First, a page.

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A super-slim statemachine-like support library

simple_states Build Status

A super-slim (~200 loc) statemachine-like support library focussed on use in Travis CI.

Note that the current version behaves slightly differently, and comes with reduced features compared to the original version. If you are looking for the original version see the tag v1.1.0.rc11.


Define states and events like this:

class Foo
  include SimpleStates

  event :start,  if: :start?
  event :finish, to: [:passed, :failed], after: :notify, unless: :finished?

  attr_accessor :state, :started_at, :finished_at

  def start
    # start foo

  def start?

  def notify(event)
    # notify about event on foo

SimpleStates expects your model to support attribute accessors for :state.

Event options have the following well-known meanings:

:to     # allowed target states to transition to, deferred from the event name if not given
:if     # only proceed if the given method returns true
:unless # only proceed if the given method returns false
:before # run the given method before running `super` and setting the new state
:after  # run the given method at the very end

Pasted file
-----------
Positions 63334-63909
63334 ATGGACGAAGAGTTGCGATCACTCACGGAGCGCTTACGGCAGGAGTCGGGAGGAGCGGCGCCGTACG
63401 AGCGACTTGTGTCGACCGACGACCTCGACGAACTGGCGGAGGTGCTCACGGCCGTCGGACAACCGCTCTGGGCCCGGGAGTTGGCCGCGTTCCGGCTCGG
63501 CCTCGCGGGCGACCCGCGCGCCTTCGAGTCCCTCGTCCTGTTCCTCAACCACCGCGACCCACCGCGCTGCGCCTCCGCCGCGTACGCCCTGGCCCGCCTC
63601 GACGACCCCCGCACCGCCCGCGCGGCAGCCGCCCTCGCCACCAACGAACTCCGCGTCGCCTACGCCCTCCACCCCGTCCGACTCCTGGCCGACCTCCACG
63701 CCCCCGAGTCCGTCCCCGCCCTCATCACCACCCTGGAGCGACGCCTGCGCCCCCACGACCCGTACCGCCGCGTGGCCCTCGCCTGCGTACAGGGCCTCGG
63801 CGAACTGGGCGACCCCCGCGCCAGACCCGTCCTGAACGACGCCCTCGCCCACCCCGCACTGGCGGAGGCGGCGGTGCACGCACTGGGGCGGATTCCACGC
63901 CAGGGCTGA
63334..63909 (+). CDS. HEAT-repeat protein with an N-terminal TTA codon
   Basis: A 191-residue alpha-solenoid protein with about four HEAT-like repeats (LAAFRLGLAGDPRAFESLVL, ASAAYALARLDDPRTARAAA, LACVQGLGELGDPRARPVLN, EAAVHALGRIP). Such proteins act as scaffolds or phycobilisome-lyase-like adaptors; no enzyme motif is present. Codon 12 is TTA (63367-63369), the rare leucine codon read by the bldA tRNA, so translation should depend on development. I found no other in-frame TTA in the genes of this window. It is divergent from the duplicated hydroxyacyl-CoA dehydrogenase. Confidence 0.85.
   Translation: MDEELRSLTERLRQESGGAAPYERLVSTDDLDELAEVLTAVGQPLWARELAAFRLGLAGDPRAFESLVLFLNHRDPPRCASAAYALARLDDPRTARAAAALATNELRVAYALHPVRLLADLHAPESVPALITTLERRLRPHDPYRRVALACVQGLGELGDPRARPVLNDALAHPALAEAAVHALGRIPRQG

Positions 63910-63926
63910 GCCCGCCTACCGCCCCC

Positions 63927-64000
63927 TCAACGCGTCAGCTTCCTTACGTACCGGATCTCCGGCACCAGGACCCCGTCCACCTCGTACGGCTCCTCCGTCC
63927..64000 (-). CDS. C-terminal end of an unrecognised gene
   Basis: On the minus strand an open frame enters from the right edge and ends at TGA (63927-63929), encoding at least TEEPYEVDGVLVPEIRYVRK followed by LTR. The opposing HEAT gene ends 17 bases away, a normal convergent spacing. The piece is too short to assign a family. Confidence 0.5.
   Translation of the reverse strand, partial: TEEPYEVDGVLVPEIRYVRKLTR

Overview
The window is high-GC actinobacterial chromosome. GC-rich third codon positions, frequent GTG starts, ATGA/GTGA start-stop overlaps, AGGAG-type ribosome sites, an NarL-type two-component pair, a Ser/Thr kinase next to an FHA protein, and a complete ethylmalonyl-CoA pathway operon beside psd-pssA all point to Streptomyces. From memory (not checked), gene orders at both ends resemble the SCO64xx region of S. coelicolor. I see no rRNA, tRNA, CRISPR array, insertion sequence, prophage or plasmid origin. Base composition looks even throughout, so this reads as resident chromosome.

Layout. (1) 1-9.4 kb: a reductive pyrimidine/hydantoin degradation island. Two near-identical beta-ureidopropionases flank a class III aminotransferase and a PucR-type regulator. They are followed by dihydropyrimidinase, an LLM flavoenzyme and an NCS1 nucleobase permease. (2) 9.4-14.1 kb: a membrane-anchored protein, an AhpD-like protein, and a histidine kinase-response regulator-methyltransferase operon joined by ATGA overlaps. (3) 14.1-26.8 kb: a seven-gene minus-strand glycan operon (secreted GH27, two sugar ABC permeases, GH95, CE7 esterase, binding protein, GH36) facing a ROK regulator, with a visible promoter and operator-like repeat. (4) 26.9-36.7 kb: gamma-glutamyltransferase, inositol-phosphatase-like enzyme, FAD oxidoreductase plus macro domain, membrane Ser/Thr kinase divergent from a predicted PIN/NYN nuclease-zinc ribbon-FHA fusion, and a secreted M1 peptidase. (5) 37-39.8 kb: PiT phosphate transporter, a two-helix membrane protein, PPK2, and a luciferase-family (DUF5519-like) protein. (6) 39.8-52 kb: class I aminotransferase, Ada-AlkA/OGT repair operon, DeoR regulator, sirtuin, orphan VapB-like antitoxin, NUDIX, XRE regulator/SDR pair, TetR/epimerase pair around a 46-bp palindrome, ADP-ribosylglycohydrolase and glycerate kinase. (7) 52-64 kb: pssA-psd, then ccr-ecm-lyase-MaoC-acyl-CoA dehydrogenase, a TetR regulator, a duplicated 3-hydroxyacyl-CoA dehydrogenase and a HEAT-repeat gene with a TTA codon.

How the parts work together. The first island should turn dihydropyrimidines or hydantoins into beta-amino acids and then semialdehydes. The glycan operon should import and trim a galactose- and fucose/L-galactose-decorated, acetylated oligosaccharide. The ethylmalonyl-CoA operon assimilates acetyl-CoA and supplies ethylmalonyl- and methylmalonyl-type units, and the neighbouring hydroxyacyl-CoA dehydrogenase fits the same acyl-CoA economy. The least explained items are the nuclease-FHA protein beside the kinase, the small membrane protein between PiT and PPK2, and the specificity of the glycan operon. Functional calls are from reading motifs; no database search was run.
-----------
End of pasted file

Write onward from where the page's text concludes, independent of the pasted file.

All of these options except can be given as a single symbol or string or as an Array of symbols or strings.

Calling event will effectively add methods to a proxy module which is prepended to your class (included to the singleton class of your class' instances on 1.9). E.g. declaring event :start in the example above will add methods start and start! to a module included to the singleton class of instances of Foo.

This method will

  1. check if :if/:unless conditions apply (if given) and just return from the method otherwise
  2. run :before callbacks (if given)
  3. set the object's state to the target state
  4. set the object's [state]_at attribute to if the object defines a writer for it
  5. call super if Foo defines the current method (i.e. call start but not finish in the example above)
  6. run :after callbacks (if given)

You can define options for all events like so:

event :finish, after: :cleanup
event :all,    after: :notify

This will call :cleanup first and then :notify on :finish.

If no target state was given for an event then SimpleStates will try to derive it from the event name. I.e. for an event start it will check the states list for a state started and use it. If it can not find a target state this way then it will raise an exception.

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